Phrasing is a term used to describe a complete musical thought, such as a measured bar of four or eight. In dance, it’s a response to music from which a composition of movement or gesture in a small way builds towards the whole. It’s like a good idea that is compounded to strengthen that core idea.
We can apply this thinking to various aspects and concepts in life. Democracy, for example, is an 8-bar piece of music that opens the door for a responsive dance that is much more like a Paso Doble rather than a Waltz, but nonetheless dynamic and beautiful. Our ability to compose and choreograph daily life ought to be grounded in phrasing.
Think of the daunting task it would be to devise a routine for 12 dancers. Can you respond to the music, develop the movement, master the steps, teach the team and perform as a troupe? It’s overwhelming just to type it, let alone do it all! And while this is certainly the goal of a choreographer, it is not something that each of one them can see holistically. He/She starts with a small core phrase of movement. This movement serves as the anchor to what comes after as well as before.
As we lead people in our various areas of responsibility, a phrase is likely the wisest way to begin. What’s the small gesture, movement or concept that is a right response to the music composition of our companies? Look at the mission, values, vision, but also, look at the flow of communication, the cause of our work and the dynamic diversity of our people. The various skill sets, heritages, work experiences, education, etc. of our people has a song to it. Listen. How does it make your heart and mind respond?
That answer will lead you to the first phrase. Develop goals, methods, SOPs, communication flows, etc. from this phrase. Allow it to serve as core to your development rather than these independent ideas that we work hard to link together. Start from the inside out.
When dancers fuse two forms of style together, it should be danced excellently to show seamless integration. If it’s clunky and disjointed, it’s blatantly obvious. Further, some dance forms are so far apart, that even the best dancer would have a tough time fusing. Similarly, look at the objectives and expectations for your team. Should they be fused together or are they so very different? If it’s too far apart, the employee’s movement is awkward. They are not sure what the next step should be, mostly because there isn’t an intuitive option. It all seems separate and unequal.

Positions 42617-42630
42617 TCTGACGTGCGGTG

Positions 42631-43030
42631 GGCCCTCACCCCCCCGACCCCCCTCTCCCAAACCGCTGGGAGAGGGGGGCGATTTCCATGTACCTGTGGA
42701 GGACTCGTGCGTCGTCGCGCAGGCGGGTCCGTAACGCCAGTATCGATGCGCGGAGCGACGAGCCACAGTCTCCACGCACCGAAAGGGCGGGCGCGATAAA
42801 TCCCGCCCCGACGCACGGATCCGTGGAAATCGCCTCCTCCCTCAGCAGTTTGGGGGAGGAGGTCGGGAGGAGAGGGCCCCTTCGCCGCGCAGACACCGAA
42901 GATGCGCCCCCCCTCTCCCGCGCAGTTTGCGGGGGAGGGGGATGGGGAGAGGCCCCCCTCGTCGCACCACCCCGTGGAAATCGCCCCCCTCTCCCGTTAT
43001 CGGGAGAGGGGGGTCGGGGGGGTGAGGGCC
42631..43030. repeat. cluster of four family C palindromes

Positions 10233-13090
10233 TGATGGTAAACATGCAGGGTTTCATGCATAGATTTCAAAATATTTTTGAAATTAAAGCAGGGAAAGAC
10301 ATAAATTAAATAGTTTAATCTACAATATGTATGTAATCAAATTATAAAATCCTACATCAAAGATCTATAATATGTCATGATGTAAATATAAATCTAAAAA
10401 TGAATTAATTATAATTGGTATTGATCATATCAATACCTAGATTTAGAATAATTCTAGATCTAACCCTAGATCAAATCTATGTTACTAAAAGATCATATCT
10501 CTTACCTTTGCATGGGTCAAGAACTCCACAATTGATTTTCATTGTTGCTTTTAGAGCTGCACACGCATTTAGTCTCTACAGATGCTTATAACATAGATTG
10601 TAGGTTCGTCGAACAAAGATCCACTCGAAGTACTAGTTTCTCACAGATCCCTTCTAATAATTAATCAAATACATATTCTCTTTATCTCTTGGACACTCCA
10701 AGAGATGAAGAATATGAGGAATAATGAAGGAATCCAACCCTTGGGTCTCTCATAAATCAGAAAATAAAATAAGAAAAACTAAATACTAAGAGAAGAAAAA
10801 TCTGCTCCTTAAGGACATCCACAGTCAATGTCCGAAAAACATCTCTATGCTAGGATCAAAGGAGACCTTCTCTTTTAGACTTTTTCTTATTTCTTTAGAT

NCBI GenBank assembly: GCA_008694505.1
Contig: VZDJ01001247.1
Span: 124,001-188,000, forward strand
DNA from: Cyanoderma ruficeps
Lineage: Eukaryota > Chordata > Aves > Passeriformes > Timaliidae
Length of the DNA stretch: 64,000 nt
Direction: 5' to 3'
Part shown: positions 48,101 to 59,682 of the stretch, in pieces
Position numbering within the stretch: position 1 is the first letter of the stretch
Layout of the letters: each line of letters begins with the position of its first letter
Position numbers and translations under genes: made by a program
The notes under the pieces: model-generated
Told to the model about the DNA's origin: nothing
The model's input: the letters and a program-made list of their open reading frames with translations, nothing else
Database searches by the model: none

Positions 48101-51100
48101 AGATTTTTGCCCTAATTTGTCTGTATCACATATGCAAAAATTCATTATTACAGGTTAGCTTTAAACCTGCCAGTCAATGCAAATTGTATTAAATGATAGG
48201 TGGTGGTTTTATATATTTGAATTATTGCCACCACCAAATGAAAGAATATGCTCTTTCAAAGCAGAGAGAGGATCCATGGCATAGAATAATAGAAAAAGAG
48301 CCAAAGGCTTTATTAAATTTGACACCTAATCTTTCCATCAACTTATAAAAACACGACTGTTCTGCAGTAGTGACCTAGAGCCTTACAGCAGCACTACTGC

So, how do you start? Take the time to listen to the heartbeat rhythm of your organization. Sit deep in its melody. What do you hear? Notice? Feel? Now, respond. Don’t worry about right and wrong now. Just respond. Jot down everything that comes to mind. Hates, loves, brokenness, beauty, shortcomings, victories…all of it. Then allow those brushstrokes to form a picture of sorts. Everything might not fit today, but start with a short phrase. What stands out to you?
Hopefully, you have a trusted co-worker, but a good colleague in your field is good, too. Share with him/her what you have found. See if they can hear and appreciate the music. You are sharing a composition. Don’t worry about how it sounds. Not every symphony is evenly timed, so you’re in good company. Your initial audience of one will give you cues as to where the phrasing should be sharper and more detailed.
And build upon it. Take those notes and move across the stage. How does the movement look now? Can I begin to teach those around me how to navigate the stage? The answer is yes. Come back to that core phrase if you begin to lose your way. It will keep you honest and focused.
Finally, work within your style. I’m a bit more of a street dancer than a ballroom performer. It’s more authentic if the movements I offer sit in that gritty hip-hop flow. However, if I need to stand tall, shoulders back and head tilted, watch me do it. That only comes from knowing who you are first and then being able to adapt to the environment as needed. Start small and in your dance zone. Get comfortable in this, and the opportunity to change styles will become less daunting.
You can do this. It’s not about being the best dancer, so to speak. It’s about responding the music of your organization, developing movement and bringing reactive change through your leadership. And you don’t need tap shoes to do it.